I’m not much of a fiction reader — I should read it more.
It’s a great escape from reality and I’m way too mired in reality — but I did pick up a new book from the library called Not My Daughter, by Barbara Delinsky. It’s no great piece of writing — in fact it’s awful — but the subject matter caught my eye. It’s about three high school seniors who make a pact to get pregnant — and are successful. It’s supposed to be a “timely” book, what with all the talk of teenage pregnancy going on. However, it’s also telling about the nature of the American family. Because it’s one thing to accidentally get pregnant like Bristol Palin — this can happen to even the nicest of girls — but to purposefully get pregnant means something has gone terribly wrong.
I’ve seen a lot in the past 20 years. I have two children — 7 and 10 — and I spent my twenties with the young people of America. As a middle school teacher, you learn a lot about kids and sex — and this much I can tell you: Barbara Delinsky could have done a lot with this subject in terms of educating people about where we’ve gone wrong in this country. I don’t know what the author’s politics are, but her characters are decidedly progressive in their lifestyles and approach to teen sex — and this is not an attitude we need to perpetuate.
I’ve taken some heat for writing about teen sex because I don’t take the standard, politically correct approach to the issue. (No surprise there.) Safe sex is touted in the media as the best approach to teen sex, while abstinence programs are dismissed as wishful thinking by a bunch of clueless conservatives. The thinking of progressives goes something like this: Kids are going to be kids; and if parents try to tell them what to do, they’ll do the opposite. So you might as well hand your sons a condom and make sure your daughters are on birth control.
This comes through Delinsky’s book loud and clear. Not only is the mother of the main character a single mom — which is representative of reality since girls without fathers are more likely to become sexually active — in a conversation with a friend in which she’s trying to figure out how this could have happened, she says, “I taught Lily all the right things.”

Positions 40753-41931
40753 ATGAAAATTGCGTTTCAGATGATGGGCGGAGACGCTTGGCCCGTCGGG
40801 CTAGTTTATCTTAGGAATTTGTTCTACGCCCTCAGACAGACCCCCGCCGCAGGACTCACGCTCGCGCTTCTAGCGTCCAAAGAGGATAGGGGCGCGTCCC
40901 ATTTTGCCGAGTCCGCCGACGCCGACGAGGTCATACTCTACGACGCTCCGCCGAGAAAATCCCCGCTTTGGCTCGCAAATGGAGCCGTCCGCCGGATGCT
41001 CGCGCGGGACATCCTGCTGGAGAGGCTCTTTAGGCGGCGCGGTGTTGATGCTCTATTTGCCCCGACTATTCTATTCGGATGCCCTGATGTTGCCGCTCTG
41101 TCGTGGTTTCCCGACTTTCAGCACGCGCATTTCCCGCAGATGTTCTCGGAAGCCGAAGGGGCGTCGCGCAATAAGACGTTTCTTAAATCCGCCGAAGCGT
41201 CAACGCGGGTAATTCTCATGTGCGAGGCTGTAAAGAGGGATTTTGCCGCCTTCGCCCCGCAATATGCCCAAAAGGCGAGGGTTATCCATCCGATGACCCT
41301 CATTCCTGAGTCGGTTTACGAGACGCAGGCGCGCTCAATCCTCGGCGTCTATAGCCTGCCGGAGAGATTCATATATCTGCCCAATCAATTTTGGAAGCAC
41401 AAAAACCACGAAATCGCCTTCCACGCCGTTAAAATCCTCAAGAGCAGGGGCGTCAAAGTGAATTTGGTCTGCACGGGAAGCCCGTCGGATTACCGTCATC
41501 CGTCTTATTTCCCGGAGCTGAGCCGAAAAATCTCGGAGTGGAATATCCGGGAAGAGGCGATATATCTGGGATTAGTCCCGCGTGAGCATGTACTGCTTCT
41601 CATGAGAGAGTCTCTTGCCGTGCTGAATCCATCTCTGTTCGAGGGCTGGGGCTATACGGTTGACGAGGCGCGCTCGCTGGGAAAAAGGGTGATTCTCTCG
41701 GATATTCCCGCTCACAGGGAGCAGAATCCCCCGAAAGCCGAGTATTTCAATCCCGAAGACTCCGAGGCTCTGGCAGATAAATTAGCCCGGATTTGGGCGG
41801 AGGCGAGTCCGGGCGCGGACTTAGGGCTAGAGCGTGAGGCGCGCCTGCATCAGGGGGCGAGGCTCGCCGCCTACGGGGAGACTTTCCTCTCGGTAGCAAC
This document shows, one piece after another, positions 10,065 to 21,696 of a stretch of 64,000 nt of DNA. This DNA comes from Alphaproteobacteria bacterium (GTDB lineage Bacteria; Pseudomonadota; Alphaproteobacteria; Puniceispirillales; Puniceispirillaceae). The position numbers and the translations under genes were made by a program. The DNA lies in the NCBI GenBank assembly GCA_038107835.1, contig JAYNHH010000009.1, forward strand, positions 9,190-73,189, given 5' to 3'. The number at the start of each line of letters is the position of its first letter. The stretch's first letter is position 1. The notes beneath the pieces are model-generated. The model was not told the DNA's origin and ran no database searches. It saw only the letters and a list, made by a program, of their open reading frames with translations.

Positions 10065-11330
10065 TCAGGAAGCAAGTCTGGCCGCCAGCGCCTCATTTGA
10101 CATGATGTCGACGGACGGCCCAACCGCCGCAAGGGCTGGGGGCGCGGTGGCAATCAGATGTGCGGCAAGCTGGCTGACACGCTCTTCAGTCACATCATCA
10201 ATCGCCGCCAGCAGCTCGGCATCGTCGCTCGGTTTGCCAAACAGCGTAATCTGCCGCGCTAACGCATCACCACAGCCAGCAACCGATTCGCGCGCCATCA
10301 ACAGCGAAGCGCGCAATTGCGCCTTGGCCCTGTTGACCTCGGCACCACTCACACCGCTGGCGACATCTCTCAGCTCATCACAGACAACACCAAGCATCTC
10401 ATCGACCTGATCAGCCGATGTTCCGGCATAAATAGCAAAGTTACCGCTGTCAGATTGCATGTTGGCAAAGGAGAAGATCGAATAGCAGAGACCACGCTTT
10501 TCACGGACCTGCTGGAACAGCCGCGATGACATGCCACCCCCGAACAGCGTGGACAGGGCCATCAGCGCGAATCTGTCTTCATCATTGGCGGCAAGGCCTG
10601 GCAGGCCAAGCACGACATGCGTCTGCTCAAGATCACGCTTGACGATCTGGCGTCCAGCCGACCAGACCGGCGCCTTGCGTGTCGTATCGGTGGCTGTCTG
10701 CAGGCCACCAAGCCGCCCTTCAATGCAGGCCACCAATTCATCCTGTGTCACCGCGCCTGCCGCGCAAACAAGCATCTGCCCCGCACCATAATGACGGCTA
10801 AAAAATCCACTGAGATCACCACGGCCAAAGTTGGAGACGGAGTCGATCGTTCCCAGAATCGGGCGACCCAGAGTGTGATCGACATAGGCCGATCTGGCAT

And therein lies the debate. Just what are the right things to teach our teens when it comes to sex? Like countless other misguided parents in America, the mother in this book taught her daughter (ironically, which underscores the theme of the book) how to be sexually responsible. She provides birth control; she fights the school board to open a clinic at the school where she’s a principal so kids can get what they need without consulting their parents; and she lauds safe sex as the answer. She essentially teaches her daughter about sex the way parents in America are supposed to: by telling their children that their bodies are theirs to do as they see fit — but just to be careful.
Of course our children’s bodies are theirs; that isn’t the point. The point is that most children this age — and yes, they’re still children, even though they look like young adults — do not have the necessary tools that are needed for sex. Dr. Miriam Grossman — author of Unprotected and You’re Teaching My Child What?, two must-read books if you’re a parent — is the only politically incorrect author on this subject to date.
“We have a wealth of new science that’s omitted from sex ed. In the past decade our understanding of the teen brain, and how it reasons and makes decisions during moments of high stimulation has grown tremendously. We didn’t know until recently that the brain area that is responsible for making rational decisions, the area that considers the pros and cons and consequences of decisions, is immature in teens. The circuits aren’t complete; the wiring is unfinished. Sex educators insist that, like adults, teens are capable of making responsible decisions, they just lack information about sexuality and access to contraceptives.We have a wealth of new science that’s omitted from sex ed.”
In addition, Grossman points out — and I can vouch for this — that children are not helpless in the face of human desire. They are capable of saying no, but when you hand them birth control you send a mixed message. You’re telling them that you expect them to “mess up,” so to speak. It’s like saying to someone, “I don’t want you to kill this person, but in case you do here’s a gun.”
The fact is, teens will listen to their parents’ advice if the relationship is a strong one, if parents are physically and emotionally available. Teens don’t want their parents to hand them a loaded gun; they want their parents to expect them not to engage in casual sex. This doesn’t mean that if parents take this approach their children will necessarily comply — though most will — but that’s no reason to lower the bar.